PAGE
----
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Modest meeting sees only two drugs recommended by CHMP

Lilly’s migraine med Emgality receives negative opinion for label extension

CHMP

The European Medicines Agency’s advisory Committee for Medicinal Products for Human Use has recommended only one new drug and one generic medicine at its latest meeting, with a surprise negative opinion for Eli Lilly’s migraine med Emgality.

The CHMP recommended a marketing authorisation of Japanese pharma company Shionogi’s antimicrobial drug Fetcroja (cefiderocol) for the treatment of infections caused by Gram-negative organisms in adults with limited treatment options.

Shionogi’s drug was approved by the FDA last November for as a treatment for adults patient with complicated urinary tract infections (cUTI) who have limited or no alternative treatment options.

According to Shionogi’s executive vice president and director of the board Takuko Sawada, Fetcroja has a unique mechanism of cell entry, exploiting the bacteria’s own iron uptake transporters to effectively enter the bacterial cell”.

“This allows it to overcome the three major mechanisms of carbapenem-resistance in Gram-negative bacteria,” he added.

Approximately 25,000 patients die from an infection with selected multi-drug resistant bacteria in Europe each year.

The only other new medicine to receive a positive recommendation from the CHMP was Acccord Healthcare's generic Tigecycline, for the treatment of complicated skin and soft tissue infections and complicated intra-abdominal infections.

For Lilly, the meeting highlights were not so positive. The CHMP issued a negative opinion for the extended use of its migraine treatment Emgality as a preventative treatment in adults who suffer from episodic cluster headaches.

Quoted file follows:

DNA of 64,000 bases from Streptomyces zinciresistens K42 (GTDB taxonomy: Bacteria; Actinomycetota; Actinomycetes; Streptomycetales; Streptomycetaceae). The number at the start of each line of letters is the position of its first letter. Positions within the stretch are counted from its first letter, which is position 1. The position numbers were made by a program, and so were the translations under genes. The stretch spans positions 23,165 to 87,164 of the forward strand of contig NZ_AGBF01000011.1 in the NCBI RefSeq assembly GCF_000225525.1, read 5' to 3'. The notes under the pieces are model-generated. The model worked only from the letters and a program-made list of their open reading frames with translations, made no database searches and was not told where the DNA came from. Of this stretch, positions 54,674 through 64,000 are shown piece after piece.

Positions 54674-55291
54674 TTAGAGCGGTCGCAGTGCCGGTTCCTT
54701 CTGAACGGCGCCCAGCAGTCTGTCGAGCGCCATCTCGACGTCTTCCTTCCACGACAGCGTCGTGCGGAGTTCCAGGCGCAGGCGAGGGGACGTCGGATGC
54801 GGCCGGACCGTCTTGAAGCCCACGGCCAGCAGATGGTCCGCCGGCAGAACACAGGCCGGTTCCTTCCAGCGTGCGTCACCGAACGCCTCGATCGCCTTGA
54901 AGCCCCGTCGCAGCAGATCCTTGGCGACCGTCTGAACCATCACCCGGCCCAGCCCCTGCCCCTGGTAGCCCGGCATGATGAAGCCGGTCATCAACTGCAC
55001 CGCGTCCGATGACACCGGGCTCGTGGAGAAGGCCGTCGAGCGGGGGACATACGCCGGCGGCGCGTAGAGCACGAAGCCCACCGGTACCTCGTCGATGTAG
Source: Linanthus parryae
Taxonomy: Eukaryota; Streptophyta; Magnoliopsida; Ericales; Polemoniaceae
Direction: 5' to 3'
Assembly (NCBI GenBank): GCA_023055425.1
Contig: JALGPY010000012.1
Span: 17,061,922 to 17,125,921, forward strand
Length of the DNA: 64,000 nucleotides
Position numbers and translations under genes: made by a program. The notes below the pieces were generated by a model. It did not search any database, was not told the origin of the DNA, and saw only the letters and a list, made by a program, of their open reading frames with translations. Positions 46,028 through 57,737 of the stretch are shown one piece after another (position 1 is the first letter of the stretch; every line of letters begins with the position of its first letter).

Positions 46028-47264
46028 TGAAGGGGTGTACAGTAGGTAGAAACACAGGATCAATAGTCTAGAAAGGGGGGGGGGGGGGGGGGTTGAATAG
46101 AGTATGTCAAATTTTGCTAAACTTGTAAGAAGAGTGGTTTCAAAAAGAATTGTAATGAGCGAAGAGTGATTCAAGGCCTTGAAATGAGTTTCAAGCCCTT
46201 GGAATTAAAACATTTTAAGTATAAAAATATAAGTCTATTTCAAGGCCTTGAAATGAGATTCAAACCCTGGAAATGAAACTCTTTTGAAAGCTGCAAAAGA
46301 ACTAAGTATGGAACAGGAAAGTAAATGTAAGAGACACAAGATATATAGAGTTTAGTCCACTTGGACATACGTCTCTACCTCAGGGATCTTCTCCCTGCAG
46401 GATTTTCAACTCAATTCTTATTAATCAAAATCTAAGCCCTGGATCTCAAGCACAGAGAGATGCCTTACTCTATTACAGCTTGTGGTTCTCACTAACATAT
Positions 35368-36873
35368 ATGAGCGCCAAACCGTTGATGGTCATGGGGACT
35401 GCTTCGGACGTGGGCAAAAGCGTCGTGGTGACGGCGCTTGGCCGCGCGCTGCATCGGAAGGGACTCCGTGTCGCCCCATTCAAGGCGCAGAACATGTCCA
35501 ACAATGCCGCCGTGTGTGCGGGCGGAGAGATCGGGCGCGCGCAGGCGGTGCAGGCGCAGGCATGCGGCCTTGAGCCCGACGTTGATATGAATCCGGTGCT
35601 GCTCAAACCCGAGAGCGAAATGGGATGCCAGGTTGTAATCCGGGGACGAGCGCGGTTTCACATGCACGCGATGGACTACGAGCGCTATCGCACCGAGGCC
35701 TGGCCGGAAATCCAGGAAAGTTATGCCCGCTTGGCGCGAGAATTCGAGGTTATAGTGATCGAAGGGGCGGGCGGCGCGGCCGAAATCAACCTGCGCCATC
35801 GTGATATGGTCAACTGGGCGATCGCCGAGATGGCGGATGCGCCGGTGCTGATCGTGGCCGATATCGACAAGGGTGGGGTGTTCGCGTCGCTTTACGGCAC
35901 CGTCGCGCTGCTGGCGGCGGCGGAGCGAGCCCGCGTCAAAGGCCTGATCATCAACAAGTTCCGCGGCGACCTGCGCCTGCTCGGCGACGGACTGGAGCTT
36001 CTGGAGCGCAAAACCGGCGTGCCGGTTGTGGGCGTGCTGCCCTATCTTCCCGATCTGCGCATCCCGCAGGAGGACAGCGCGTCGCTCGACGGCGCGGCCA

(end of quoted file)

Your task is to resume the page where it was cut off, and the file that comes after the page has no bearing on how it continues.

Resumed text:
The refusal to extend the indication was based on concerns that results from the single study in patients with episodic cluster headache did not show a clear benefit in preventing attacks. As the CHMP aptly put it, "the benefits of Emgality (…) did not outweigh its risks”.

The FDA approved Emgality for use in this indication back in June last year, a win for Lilly that meant Emgality became the first CGRP inhibitor indicated for use in reducing cluster headaches.

The drug was third to market in the class, coming behind first place winner Aimovig (erenumab) from Amgen and second entrant Ajovy (fremanezumab) from Teva.

Also picking up label extensions were Takeda’s Alunbrug (brigatinib), Boehringer Ingelheim’s Ofev (nintedanib) and Amgen’s Otezla (apremilast).

Takeda also picked up a positive recommendation for a new subcutaneous formulation of its ulcerative colitis and Crohn’s med Entyvio (vedolizumab).

If approved, it will become the only maintenance therapy for these conditions with both intravenous and subcutaneous formulations in Europe.

The CHMP also noted the withdrawal of Bristol-Myers Squibb’s Opdivo (nivolumab) and Yervoy (iplimumab) application, which was seeking marketing authorisation in first-line metastatic non-small cell lung cancer.

BMS withdrew the marketing application after EU regulators presented major concerns abut the CheckMate-227 study which formed the basis of the submission.

Article by
Lucy Parsons

2nd March 2020

From: Regulatory

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